Sunday, June 26, 2016

What is a Gödelian and why to we need one in Julia when we have a Boolean and a Type T?

“No general method for the solution of questions in the theory of probabilities can be established which does not explicitly recognize, not only the special numerical bases of the science, but also those universal laws of thought which are the basis of all reasoning, and which, whatever they may be as to their essence, are at least mathematical as to their form." Boole

This is a short paper on infinities, plural, and why we should have a proper, and properly formed, instance in Julia. The paper divides into 3 sections:

1) Introduction
2) The state of the art – and why should do better –
3) A proposal

1 – Introduction

While there is a long history, going back At least as far as the Antikythera mechanism, a short introduction which will skip over Galileo, Pascal, and Newton – while important historically they are not important to the thrust of this paper. But what is important is the work of Whitehead and Russell. In three papers published 1910, 1912, and 1913 with an amended text in 1927 proved, so the thought, that all infinities resolved to a pair of true/false assertions. However in 1931 and obscure dissertation was published by Gödel which showed that in any system that would allow for a sufficiently mathematically complex structure, which he decided to call PM, would not resolve. And in fact if it were consistent it could not be complete, and if the consistency of the axioms cannot be proved within the system that created them. Which has led to a computer bully innumerable set of axioms of finite number of sets either

1. Finite,
2. or it will have a principal which will lead to a third state, with a limited number of axioms,
3. or it will be infinite.

 The problem is twofold: the finite systems disallow certain mathematical concepts which we need to do adequate work. Multiplication and division are two such sets. And for those PM which are in the second state, numbers are close at hand. For example, real numbers could be either the second level of infinity, or they could be more. This means that in any computable universe, as stated by Turing, some equations will not terminate.

This is not in dispute, and can be looked up in variety of mathematical textbooks.

Now for a practically computable system there are workarounds, and as we push the limits of the practically computable, the result will break and we have to fix it. It is the position of this paper that that time is an extended now, and that the previous definition is inadequate.

2 – The State of the Art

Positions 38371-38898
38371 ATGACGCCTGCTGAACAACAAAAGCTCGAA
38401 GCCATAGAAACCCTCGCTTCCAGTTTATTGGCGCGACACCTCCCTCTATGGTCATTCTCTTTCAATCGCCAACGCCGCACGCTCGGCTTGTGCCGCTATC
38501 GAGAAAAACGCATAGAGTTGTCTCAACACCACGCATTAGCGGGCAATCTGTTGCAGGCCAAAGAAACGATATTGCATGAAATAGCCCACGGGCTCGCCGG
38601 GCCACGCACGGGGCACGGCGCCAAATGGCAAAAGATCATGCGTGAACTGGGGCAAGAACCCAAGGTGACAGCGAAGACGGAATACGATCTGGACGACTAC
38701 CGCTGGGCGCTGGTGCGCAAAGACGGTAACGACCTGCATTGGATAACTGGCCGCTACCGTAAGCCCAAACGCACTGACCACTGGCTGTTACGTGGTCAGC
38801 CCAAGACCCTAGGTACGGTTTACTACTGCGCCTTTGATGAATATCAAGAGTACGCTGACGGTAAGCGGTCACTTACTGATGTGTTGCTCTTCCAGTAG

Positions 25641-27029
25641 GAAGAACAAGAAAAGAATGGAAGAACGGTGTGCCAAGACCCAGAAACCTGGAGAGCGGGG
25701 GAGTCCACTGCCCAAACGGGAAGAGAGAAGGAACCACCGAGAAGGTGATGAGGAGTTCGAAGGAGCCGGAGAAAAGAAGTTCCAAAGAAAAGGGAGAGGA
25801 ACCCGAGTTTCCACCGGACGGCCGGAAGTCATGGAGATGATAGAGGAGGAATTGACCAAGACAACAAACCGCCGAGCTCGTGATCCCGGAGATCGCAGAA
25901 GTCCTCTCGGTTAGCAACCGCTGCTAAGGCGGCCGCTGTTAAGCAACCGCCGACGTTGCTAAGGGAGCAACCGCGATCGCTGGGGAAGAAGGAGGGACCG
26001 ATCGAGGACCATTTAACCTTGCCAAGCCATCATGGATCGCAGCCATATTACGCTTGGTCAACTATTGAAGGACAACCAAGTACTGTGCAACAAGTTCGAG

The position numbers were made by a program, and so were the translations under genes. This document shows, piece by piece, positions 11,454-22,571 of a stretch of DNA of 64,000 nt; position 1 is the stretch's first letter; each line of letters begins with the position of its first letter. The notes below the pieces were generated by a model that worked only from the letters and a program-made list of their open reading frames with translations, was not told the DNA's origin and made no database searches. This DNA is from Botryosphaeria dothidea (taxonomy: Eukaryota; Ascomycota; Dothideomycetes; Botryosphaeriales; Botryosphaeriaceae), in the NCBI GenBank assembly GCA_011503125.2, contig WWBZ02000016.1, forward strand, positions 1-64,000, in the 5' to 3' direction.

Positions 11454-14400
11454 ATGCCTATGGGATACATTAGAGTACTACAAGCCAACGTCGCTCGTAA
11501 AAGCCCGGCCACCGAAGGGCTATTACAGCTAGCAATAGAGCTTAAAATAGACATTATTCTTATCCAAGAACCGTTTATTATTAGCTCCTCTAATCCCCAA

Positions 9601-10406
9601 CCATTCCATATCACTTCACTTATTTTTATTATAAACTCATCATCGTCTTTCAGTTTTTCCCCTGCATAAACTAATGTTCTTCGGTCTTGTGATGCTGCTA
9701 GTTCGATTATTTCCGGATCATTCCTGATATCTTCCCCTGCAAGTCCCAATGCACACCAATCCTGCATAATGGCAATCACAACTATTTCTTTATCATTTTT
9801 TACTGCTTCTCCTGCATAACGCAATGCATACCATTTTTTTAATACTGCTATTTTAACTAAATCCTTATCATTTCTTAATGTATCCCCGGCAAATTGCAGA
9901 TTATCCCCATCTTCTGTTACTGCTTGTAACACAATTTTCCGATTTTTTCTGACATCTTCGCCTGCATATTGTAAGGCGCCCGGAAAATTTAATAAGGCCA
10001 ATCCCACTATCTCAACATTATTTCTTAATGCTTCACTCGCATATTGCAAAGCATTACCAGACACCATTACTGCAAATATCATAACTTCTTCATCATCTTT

The State of the Art is actually very smooth from here. Codd and Date formed a new theory of NULL and why it should be included in a database. This influenced both IBM, and what would eventually be called Oracle. Thus SQL has a NULL value in any particular row. Codd and date were specifically influenced by Gödel and the logicians who came after him. But the null field was inadequate, and they tried to make improvements to it, but none of these have caught on. This leads one to the conclusion that there must be a Nash equilibrium which turns out to be the first move.

This should be a lesson for all new programming languages – the original default of anything is the most likely default. This is why we cannot wait on this issue, because if it is not decided – it will be decided by default. But is that the right decision?

This cannot known exactly, because of the nature of the problem – but one can say if it is better than the least worst version of the problem. In this case, the answer is that the least worst is SQL, which has an almost Gödelian operator involved with every number and string in its basic structure. Since the Julia language is worse than SQL, and therefore implies that the Julia language cannot actually control SQL. Since commending SQL is in the concept of the language, it is there for not the best possible version of the language, by its own definition.

Moreover, there are at least two problems which will have too be decided in the probable lifespan of Julia: one is an old problem, the Zeta function, and the other is quite new – the definition of the continuum hypothesis. Since these problems are greater than the scope of this paper, future papers will be needed to explain them.

But in closing, the data function of Julia is not sufficient for the net total language, and must be better than the SQL standard. This standard has to involve an array of Gödelians, such that any program can adequately explain the level of postulates which will be sufficient to explain the logical structure. This will mean not only that it has a Gödelian, but an array of them, such that the bottom level will explain why it is not going farther.